Immigration and Naturalization
Select records from the mid 19th Century
The following information was taken from the records of Immigration and Naturalization on file at the Carbon County Courthouse. Much of my research has centered on the Protestant Irish of the Bann Valley of Counties Derry and Antrim in Ireland. Beginning in the 1820s, Mauch Chunk and Summit Hill was a magnet for Protestant immigration from this part of Ireland. The Presbyterian Church of Mauch Chunk and Summit Hill were daughter churches of the First Presbyterian Church of the Parish of Dunboe, near the city of Coleraine in Co. Derry, and many of these names can be found in the Presbyterian Church records of Mauch Chunk and Summit Hill. In many cases, Carbon Co. was not the final destination of these Scotch-Irish; some migrated west to Protestant Irish settlements in Adams Co., Illinois (Quincy being county seat of Adams Co.) and to Sullivan Co., Missouri, where there was a large community of Bann Valley natives.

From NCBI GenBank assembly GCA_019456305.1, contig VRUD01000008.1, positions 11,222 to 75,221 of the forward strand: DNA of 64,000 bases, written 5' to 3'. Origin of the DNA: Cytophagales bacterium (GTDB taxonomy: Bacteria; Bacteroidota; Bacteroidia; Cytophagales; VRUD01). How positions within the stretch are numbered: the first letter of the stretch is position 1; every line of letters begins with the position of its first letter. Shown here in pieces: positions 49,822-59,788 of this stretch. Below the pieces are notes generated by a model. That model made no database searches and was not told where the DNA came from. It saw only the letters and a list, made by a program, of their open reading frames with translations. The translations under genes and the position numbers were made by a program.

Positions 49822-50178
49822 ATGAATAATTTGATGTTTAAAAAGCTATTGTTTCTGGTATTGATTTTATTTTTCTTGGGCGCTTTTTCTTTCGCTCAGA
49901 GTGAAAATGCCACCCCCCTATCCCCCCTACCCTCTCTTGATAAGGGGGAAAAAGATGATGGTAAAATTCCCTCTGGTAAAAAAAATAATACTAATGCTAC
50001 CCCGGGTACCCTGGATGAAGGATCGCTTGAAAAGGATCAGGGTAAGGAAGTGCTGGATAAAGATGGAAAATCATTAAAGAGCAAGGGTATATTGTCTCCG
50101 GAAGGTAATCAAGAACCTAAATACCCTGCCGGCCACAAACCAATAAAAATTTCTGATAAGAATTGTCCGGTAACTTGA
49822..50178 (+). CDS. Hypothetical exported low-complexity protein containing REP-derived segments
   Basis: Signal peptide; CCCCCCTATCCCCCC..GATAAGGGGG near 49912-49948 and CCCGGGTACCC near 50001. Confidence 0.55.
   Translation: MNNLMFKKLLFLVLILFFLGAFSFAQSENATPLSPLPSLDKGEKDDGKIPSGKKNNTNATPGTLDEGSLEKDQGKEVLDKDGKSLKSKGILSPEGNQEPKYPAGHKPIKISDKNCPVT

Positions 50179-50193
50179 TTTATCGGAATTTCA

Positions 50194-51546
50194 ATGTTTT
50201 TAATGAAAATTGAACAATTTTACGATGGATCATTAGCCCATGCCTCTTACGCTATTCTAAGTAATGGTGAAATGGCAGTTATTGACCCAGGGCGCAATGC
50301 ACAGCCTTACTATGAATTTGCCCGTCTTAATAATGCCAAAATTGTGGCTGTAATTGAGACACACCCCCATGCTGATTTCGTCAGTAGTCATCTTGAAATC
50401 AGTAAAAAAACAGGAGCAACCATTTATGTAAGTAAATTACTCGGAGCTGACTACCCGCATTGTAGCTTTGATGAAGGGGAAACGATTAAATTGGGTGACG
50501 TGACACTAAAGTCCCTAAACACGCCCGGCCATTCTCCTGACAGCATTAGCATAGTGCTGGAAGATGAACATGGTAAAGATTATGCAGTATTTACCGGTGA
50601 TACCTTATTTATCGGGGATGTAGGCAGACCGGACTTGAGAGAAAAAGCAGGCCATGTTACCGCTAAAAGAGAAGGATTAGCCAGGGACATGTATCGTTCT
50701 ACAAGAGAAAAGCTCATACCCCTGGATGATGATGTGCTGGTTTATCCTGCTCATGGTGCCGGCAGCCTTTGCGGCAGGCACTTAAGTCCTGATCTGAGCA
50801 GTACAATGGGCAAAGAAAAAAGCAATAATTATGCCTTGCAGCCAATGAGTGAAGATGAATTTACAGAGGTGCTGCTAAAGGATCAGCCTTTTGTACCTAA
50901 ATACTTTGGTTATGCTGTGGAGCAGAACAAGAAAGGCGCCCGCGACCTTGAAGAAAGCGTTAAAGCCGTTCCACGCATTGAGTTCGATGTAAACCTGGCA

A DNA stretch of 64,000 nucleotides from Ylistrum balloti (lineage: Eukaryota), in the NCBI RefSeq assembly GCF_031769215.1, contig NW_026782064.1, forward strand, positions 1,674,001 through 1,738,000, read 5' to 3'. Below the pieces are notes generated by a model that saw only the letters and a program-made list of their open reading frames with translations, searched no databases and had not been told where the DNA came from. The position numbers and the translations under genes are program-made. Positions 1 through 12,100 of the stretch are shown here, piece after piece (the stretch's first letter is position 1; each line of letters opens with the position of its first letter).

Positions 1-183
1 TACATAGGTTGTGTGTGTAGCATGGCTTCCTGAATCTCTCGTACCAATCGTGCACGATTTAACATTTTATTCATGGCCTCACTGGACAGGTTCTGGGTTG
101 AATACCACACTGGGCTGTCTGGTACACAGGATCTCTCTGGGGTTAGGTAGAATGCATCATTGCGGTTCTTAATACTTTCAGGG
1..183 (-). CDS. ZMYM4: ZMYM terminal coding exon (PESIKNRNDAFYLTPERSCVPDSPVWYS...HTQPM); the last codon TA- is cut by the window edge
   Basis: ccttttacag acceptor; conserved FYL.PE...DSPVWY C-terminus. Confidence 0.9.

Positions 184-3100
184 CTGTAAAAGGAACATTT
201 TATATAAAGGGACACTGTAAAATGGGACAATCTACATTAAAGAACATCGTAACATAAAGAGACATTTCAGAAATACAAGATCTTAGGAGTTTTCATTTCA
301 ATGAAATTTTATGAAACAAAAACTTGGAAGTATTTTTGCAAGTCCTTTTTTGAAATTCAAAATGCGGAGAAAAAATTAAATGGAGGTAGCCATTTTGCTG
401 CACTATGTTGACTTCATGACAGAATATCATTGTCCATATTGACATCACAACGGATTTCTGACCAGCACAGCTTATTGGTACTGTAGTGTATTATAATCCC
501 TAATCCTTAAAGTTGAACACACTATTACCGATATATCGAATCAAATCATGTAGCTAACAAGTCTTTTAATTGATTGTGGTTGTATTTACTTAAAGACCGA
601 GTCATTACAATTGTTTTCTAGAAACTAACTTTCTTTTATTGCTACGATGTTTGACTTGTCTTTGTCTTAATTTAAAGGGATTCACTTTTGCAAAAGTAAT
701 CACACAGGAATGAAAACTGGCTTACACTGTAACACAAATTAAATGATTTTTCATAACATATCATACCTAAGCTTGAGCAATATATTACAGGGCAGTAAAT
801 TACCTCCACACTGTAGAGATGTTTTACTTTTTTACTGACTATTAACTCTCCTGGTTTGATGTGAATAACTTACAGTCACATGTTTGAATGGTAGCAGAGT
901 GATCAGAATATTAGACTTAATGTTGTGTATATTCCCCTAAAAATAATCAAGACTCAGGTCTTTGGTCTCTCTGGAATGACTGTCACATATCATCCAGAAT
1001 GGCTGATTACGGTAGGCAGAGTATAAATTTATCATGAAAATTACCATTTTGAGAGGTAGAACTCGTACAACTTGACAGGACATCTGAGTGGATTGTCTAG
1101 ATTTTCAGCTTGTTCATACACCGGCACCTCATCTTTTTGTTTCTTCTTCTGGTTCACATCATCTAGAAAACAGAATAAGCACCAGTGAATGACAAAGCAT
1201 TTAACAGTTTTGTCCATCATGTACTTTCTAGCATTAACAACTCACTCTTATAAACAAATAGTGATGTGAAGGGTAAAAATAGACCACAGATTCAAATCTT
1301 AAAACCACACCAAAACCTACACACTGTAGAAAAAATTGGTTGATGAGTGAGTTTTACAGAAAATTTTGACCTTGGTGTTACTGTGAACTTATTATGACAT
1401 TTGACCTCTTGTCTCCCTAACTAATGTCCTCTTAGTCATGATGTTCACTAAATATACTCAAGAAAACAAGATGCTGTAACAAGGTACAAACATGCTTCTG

Many immigrants registered for citizenship in Carbon Co., but for various reasons didn’t finish the process. Some died, but most moved on to other places where they eventually completed the citizenship process.
This list is not restricted to Protestant Irish; several of the entries are from Native Irish (Roman Catholic) immigrants.
There is also a page of German immigrants, who mainly settled in the Mauch Chunk area. The mid section of Upper Mauch Chunk was known for a while as “Germantown”, due to all the German Immigrants settled there. The lower part of Upper Chunk was originally mainly Protestant Irish followed by Catholic Irish.
There is also a short list of immigrants from Wales, England and Scotland.
The stated ages were taken at the time of registry, which is the first of the two dates given in the REGISTRY-SWORN IN column.
All these records were looked up for a reason. Either they are in my family or in the family of some other researcher. There is a lot of interest and activity among the researchers of the Bann Valley Migration. If you find a family member on this list, contact me. We may be related, or I may be able to connect you with a relative.
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